To understand SharePoint service applications, think of an automobile. What’s the purpose of an automobile? To get you from Point A to Point B, of course. But consider this: Do you need a radio in the car to get from Point A to B? Answer: No, you don’t. You need the engine to run, the transmission to work, steering, inflated tires, brakes, and so on, but not the radio. But is it nice to have a radio? Does the radio provide functionality you want that makes your trip easier and more enjoyable? Yes? That’s what SharePoint service applications do: they deliver specific kinds of functionality to get SharePoint to work for users or the farm. Search is an example. You can run SharePoint without search if you want to, but having search is great!
SharePoint is installed on your application servers, which are optimized to best deliver the services configured on them. Service applications can even be set up across multiple servers for performance. This is often done for search, creating what is commonly called a search farm. Users do not directly connect to application servers. Application servers are “talked to” by WFEs.
How Does SharePoint Work: Database Servers
Microsoft SharePoint is a browser-based collaboration platform upon which users upload tons of stuff – including Office documents, PDFs, images, videos, exported email messages, calendar entries, tasks, contracts, and project info. They do this to take advantage of all the great functionality SharePoint provides, which is kind of the point. But it begs the question: Where does all that stuff actually go? To answer the question, the first thing to understand is where you don’t want it to go.
You don’t want user content on your WFEs. They’re busy being WFEs – receiving, processing, and responding to user requests. The resources (memory and storage) are not there for managing user content in addition to their normal load.
You don’t want user content on your application servers, either. They’re busy hosting and replying to requests for locally running service applications. Like WFEs, they don’t have the resources.
So where does user content go? Ladies and gentlemen, tonight (and every night) the role of database server will be played by Microsoft SQL Server!
That’s right, all that user content (and some other stuff, too), go into SQL Server databases – specifically ones called SharePoint content databases. These databases are almost always on a dedicated machine, because SQL Server is a demanding application that requires a lot of resources and minimum latency to perform optimally SharePoint to Work. For that reason, SharePoint is typically not installed on your database servers, which is fine because it doesn’t need to be. Your WFEs and application servers only need to know where the databases go, which you configure when installing SharePoint (or later).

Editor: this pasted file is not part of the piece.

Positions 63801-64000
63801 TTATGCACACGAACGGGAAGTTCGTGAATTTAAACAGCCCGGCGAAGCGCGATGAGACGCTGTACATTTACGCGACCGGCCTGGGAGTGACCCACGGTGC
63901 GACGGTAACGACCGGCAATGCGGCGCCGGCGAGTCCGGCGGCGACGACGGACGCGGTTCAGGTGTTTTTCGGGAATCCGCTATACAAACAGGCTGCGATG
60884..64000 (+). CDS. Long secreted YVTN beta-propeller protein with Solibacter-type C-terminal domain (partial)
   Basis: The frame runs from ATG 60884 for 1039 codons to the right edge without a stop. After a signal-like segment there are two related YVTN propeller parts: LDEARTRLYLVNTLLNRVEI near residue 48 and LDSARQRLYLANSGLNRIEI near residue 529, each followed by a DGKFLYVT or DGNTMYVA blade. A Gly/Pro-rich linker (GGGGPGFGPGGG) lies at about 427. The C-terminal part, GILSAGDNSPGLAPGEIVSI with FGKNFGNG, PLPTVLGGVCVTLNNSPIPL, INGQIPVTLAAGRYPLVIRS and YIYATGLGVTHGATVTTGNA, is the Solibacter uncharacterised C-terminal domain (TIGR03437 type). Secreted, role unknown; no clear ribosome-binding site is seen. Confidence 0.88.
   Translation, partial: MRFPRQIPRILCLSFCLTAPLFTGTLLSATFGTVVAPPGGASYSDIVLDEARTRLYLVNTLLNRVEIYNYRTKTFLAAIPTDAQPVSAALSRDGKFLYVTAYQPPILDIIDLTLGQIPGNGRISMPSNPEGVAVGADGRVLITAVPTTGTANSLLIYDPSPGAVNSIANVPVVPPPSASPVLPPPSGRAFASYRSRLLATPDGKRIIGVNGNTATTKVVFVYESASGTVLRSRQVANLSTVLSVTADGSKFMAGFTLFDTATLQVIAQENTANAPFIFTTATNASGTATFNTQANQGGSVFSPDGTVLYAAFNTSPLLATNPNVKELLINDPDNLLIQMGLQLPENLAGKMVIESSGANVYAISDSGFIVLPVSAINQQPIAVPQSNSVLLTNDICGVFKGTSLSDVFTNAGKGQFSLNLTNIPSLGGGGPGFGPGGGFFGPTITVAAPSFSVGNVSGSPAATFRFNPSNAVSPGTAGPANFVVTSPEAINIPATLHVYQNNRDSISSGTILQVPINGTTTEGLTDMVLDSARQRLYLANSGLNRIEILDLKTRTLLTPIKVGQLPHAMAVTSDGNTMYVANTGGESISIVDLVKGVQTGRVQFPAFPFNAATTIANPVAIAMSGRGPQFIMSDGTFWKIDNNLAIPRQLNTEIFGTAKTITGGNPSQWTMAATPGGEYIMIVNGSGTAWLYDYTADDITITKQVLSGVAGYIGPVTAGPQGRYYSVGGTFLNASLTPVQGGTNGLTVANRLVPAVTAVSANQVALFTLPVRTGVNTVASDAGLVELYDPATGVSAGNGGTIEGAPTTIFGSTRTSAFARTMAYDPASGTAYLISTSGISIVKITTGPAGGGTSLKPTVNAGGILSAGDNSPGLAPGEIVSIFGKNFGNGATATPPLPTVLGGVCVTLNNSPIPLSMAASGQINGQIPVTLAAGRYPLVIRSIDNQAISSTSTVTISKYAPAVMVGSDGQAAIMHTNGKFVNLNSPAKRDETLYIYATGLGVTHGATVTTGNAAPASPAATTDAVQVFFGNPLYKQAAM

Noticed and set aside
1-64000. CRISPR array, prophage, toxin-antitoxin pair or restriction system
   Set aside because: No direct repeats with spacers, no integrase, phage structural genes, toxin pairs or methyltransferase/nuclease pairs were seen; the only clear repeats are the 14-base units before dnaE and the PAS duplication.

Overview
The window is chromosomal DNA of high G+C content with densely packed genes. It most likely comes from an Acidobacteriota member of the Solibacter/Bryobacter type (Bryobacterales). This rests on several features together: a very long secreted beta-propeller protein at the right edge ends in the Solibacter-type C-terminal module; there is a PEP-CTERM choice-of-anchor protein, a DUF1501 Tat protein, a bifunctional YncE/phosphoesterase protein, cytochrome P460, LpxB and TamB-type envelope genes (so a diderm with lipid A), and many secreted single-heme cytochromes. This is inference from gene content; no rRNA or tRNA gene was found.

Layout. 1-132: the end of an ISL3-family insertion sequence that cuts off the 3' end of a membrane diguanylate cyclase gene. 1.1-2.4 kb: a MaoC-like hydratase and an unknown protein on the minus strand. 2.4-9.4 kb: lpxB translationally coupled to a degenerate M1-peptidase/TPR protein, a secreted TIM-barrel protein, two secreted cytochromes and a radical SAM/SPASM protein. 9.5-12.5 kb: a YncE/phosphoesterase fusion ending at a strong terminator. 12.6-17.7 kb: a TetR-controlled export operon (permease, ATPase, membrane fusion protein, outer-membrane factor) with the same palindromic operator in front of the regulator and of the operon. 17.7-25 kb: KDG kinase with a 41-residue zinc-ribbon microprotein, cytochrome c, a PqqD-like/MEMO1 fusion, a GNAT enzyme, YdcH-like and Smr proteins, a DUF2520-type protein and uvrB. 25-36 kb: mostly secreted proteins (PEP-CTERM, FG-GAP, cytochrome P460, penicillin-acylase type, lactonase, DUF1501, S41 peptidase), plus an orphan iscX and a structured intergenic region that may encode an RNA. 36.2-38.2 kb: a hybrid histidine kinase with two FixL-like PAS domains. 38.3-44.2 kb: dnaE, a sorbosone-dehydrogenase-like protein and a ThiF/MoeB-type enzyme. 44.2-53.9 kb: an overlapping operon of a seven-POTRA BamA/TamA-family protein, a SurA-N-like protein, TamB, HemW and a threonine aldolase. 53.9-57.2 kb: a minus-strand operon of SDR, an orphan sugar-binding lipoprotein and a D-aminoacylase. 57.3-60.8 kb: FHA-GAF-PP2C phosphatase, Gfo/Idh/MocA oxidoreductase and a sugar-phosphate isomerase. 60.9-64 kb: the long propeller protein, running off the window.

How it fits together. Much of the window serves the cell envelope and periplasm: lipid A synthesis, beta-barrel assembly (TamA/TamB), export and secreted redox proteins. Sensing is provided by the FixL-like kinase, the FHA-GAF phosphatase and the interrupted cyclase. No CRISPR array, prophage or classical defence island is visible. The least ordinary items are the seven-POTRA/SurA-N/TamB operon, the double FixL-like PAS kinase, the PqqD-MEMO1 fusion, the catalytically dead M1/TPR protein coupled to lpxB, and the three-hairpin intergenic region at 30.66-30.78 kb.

SharePoint users never connect directly to the database server. They don’t need to since every request they make goes through the WFEs.
How Does SharePoint Work: Roles in Action
Now, if that’s all a little fuzzy, here are a few images to illustrate some logical server interactions for SharePoint to work. For the purpose of this post, these illustrations show separate servers. But remember, roles can be performed by a single server if need be (though that’s not recommended for production farms).
What About SharePoint Online?
Now, everything discussed above is for SharePoint Server (also called SharePoint on-premises or simply on-prem). So what about this SharePoint Online you keep hearing about?
SharePoint Online is a version of SharePoint hosted in the cloud by Microsoft as a service they offer in Office 365. What that means, in relation to this post, is you and your organization are not responsible for farm architecture – Microsoft is. You don’t need to take weeks defining performance requirements. Don’t need to worry about defining which server will perform which role(s) and then install SharePoint and load balance service applications. You don’t need to plan for scaling down the road. You tell Microsoft how many users you have, and you’re ready to go. What you still need to do is set up the information architecture, but what you do there is determined by how your organization is working with SharePoint. That’s a post for another day!
Now that we’ve answered some of your questions around “How does SharePoint work?” you may be wondering what you can do to manage it well. You’re not alone. It’s difficult to gain complete visibility and control of on-premises SharePoint deployments, and the stress of adding hybrid management to the mix can cause you to get lost pretty fast. Sign up for our definitive SURVIVAL GUIDE FOR SHAREPOINT to alleviate those fears and teach you how to not only SURVIVE, but THRIVE in the next era of SharePoint.